• Basic bullying gets middle school students a day in court.  // Curriculum Review;Jan1998, Vol. 37 Issue 5, Views you can use p4 

    Discusses bullying incidents in the United States middle school. Court charges faced by several middle school boys in Wisconsin for bullying; Psychological effects of bullying to aggressor and victim; Study on bullying at elementary school playgrounds conducted by Deborah Peppler.

  • Narrowing the Gender Gap: Enduring Changes in Middle School Students' Attitude Toward Math, Science and Technology. Naizer, Gilbert; Hawthorne, Melissa J.; Henley, Tracy B. // Journal of STEM Education: Innovations & Research;Oct-Dec2014, Vol. 15 Issue 3, p29 

    Middle School students from rural school districts participated in a summer STEM program with academic year follow-up requirements. Both males and females showed increased interest and confidence regarding math science, technology, and problem-solving. Furthermore, these gains continued beyond...

  • ATRIBUCIONES CAUSALES DEL MALTRATO ENTRE IGUALES. De La A. Valadez Figueroa, Isabel; Gallegos, Noé González; De Jesús Orozco Valerio, María; Barajas, Rosalba Montes // Revista Mexicana de Investigación Educativa;2011, Vol. 16 Issue 51, p1111 

    The objective of the presented research was to explore the causal attributions made by students and employees at middle school, regarding mistreatment among equals. Data were obtained through self-reports, with a section of open-ended questions. The results reveal a pattern of attributions that...

  • Girls in the middle: Working to succeed in school.  // Women's International Network News;Winter97, Vol. 23 Issue 1, p77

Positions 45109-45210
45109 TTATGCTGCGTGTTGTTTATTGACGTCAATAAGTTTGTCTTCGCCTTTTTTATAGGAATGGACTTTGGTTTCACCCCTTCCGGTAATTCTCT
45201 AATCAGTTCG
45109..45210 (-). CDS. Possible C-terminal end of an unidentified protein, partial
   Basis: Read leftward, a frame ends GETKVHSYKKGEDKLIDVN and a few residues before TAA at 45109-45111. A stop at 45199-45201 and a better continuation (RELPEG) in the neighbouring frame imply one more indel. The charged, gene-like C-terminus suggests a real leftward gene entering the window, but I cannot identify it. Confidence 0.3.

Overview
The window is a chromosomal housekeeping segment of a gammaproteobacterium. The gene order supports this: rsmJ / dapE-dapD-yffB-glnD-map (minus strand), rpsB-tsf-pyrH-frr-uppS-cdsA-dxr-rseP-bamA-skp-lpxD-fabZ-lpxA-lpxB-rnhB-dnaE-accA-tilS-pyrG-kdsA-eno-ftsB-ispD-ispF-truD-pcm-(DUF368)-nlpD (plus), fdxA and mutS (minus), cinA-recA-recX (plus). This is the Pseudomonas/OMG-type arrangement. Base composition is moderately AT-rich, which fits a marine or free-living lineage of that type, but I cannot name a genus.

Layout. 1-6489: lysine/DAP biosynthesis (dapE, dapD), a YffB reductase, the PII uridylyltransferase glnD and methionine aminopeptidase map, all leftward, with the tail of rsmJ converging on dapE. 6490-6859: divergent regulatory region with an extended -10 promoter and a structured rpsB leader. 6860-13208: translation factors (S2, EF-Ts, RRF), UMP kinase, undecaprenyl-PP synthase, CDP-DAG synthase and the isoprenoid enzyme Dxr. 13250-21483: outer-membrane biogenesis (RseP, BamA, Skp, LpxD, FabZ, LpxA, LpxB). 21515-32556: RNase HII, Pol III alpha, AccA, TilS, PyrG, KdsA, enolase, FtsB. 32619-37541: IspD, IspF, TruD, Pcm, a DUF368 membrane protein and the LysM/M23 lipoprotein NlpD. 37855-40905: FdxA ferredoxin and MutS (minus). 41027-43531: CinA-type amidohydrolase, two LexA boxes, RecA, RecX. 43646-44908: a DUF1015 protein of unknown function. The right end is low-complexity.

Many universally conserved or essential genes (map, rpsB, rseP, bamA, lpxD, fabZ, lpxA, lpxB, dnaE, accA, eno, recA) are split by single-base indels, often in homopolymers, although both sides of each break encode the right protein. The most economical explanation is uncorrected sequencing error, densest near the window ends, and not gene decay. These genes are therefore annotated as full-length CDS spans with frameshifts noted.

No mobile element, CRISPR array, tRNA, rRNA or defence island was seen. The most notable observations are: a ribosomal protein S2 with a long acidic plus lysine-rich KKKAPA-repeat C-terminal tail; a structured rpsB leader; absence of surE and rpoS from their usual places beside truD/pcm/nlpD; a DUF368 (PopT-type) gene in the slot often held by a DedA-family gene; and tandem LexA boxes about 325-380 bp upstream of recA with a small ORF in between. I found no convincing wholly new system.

Focuses on the report `Girls in the Middle: Working to Succeed in School,' published by the American Association of University Women Educational Foundation. Focus on the critical choices that middle school girls make in their daily lives; Factors that support the success of middle school girls.

  • Transition classes keep kids on-grade. King, Dan; Allen, Diana // Education Digest;Apr96, Vol. 61 Issue 8, p30 

    Presents a summary of an article entitled `Transition Classes Keep Kids On-Grade,' by Dan King and Diana Allen,' taken from the September 1995 issue of `The Executive Educator,' about the importance of transition classes for middle-school students.

  • Succeed with troubled adolescents. Dougherty, James F.; Greenspan, Norman // Education Digest;Nov96, Vol. 62 Issue 3, p45 

    Enumerates strategies for dealing with middle school students whose elementary career has seen significant social, emotional and learning problems. Duties of the middle-school administrators; Conducting meetings with parents and administrative team; Development of a specific plan for dealing...

  • A `fiver' for a book. Swiderek, Bobbi // Journal of Adolescent & Adult Literacy;Sep95, Vol. 39 Issue 1, p84 

    Asserts that teachers must not only allow middle school students to read, but sometimes must entice them to read. Ways of motivating students to read; Reading in the class; Luring students with swear words; Luring them with the forbidden.

  • A catalog of creative inquiry projects guaranteed to motivate at the middle. Johnson-Kuby, Sue Ann; Katz, Claudia Anne // Journal of Adolescent & Adult Literacy;Dec96/Jan97, Vol. 40 Issue 4, p312 

    Describes a catalog of inquiry projects for middle school students. Reflection of the author's life in the book; Basis of historical fiction on real events; Investigation of a scientific concept; Research on a possible career.


Read the Article


Sorry, but this item is not currently available from your library.

Try another library?
Sign out of this library

Other Topics